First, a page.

Hiring? Not really. Has a four open roles – two for traders, one DevOps engineer and a “general application”.
Pay? No data
Who? Headquartered in the Netherlands and surely one of the oldest HFTs, having been founded in 1989. It has 500 employees across Amsterdam, Chicago, Sydney, New York and Hong Kong and Zug.
Hiring? To an extent. It has 27 roles across Amsterdam, Chicago and Sydney, primarily trading and a range of engineering and development positions. There are also intern and graduate opportunities. IMC says in its latest annual that it hired an additional 100 people last year, and increased headcount in its technology team by 20%.
Pay? No official figures, but Glassdoor suggests that junior traders bring in $80k and options traders earn $95k. Trading interns earn $6.2k a month. Software engineers supposedly earn $107k. Perhaps it’s all in the bonus. IMC’s annual report said that it paid its employees €89.3m ($104.3m) in bonuses last year and that 17 people earned variable compensation of more than €1m.
Who? Another firm that claims to account for 5% of all stocks traded in the US. It has around 100 employees worldwide across offices in Austin, London, New York and Singapore, 25 of which are algorithmic traders. The rest work on writing software and other middle and back office roles. Hudson River is reportedly in talks to buy Sun Trading.
Hiring? Somewhat. It has around 15 jobs globally, including graduate roles.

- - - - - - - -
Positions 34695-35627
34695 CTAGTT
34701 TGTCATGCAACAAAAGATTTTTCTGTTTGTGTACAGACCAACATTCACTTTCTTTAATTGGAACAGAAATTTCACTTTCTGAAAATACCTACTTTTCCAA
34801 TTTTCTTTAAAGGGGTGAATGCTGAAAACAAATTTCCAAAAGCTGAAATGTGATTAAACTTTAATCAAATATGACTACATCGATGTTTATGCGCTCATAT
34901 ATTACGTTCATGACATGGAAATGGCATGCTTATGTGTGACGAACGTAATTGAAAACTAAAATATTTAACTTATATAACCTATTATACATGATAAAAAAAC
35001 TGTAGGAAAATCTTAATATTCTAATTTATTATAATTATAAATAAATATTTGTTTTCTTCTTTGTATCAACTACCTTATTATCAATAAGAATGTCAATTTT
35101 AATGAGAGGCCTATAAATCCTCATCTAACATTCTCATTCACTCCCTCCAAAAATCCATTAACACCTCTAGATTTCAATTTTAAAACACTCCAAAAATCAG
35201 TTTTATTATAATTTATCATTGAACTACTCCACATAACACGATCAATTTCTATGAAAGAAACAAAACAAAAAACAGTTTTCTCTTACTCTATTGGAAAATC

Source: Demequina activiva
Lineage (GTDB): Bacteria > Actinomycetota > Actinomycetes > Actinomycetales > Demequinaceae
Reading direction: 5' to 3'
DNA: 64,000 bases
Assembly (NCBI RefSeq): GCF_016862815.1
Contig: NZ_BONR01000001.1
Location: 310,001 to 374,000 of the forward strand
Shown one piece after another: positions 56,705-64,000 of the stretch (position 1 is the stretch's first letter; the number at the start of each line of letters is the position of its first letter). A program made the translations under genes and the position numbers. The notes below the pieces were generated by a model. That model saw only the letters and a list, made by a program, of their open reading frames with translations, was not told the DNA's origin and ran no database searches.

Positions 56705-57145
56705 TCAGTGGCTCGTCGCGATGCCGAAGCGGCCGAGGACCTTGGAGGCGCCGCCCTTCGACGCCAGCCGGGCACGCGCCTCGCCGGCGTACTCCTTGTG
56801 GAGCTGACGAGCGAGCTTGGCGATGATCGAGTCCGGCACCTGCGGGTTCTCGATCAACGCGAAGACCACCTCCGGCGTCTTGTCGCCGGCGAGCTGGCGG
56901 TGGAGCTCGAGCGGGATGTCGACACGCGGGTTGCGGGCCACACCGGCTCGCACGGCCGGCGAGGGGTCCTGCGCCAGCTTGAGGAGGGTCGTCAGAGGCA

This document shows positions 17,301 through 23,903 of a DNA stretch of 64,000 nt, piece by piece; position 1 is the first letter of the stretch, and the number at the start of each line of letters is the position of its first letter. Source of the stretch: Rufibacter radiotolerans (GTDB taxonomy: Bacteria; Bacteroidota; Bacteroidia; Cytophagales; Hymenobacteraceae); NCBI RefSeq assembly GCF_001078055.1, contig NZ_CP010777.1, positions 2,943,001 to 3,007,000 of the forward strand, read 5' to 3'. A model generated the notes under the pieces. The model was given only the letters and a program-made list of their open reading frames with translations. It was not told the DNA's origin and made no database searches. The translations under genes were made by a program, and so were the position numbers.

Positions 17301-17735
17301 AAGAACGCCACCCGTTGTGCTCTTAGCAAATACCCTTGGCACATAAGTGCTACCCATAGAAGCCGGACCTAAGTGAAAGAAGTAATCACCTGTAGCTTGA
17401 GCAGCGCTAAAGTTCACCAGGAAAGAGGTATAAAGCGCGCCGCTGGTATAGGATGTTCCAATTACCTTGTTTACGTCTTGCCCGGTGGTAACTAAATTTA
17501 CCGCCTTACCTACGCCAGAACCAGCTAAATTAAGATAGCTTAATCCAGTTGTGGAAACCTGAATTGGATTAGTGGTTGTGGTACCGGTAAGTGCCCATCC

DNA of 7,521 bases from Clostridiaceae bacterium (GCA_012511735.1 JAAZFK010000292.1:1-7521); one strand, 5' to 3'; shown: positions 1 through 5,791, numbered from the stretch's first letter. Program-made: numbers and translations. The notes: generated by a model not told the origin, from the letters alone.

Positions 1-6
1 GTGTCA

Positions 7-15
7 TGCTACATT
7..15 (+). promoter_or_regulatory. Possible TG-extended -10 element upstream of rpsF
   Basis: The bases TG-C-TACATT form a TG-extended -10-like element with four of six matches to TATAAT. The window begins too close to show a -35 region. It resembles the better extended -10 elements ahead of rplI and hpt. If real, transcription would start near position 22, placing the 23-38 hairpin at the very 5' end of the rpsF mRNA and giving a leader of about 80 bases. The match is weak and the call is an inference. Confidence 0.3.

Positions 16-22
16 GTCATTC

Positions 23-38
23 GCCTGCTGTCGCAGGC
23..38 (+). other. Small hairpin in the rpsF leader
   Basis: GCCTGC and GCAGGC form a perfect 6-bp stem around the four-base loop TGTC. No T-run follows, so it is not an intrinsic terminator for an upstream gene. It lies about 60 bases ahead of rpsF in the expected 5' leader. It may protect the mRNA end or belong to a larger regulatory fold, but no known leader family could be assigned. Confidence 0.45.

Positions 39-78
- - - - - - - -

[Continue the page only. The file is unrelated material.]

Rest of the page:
Pay? Its London operation paid out an average of £470.9k ($615k) its 12 employees last year, which is broadly in line with 2015.
Who? Has around 100 employees across technology, equity research, quant and trading functions within its Chicago HQ. Claims to operate a meritocracy where all employees are rewarded for the performance of the firm, rather than compensated on individual performance.
Hiring? No. Currently no job openings.
Pay? No data
Who? Founded in 1995, Chicago Trading Company (CTC) evolved from an open outcry firm into one staffed by quants and traders supported by a technologists. It primarily focuses on the derivatives market.
Hiring? Not much – it currently has seven roles, all of which are in technology.
Pay? Glassdoor suggests that it pays its traders salaries of $119k, although the bonus is likely to be substantially more, and that software developers earn $110.2k.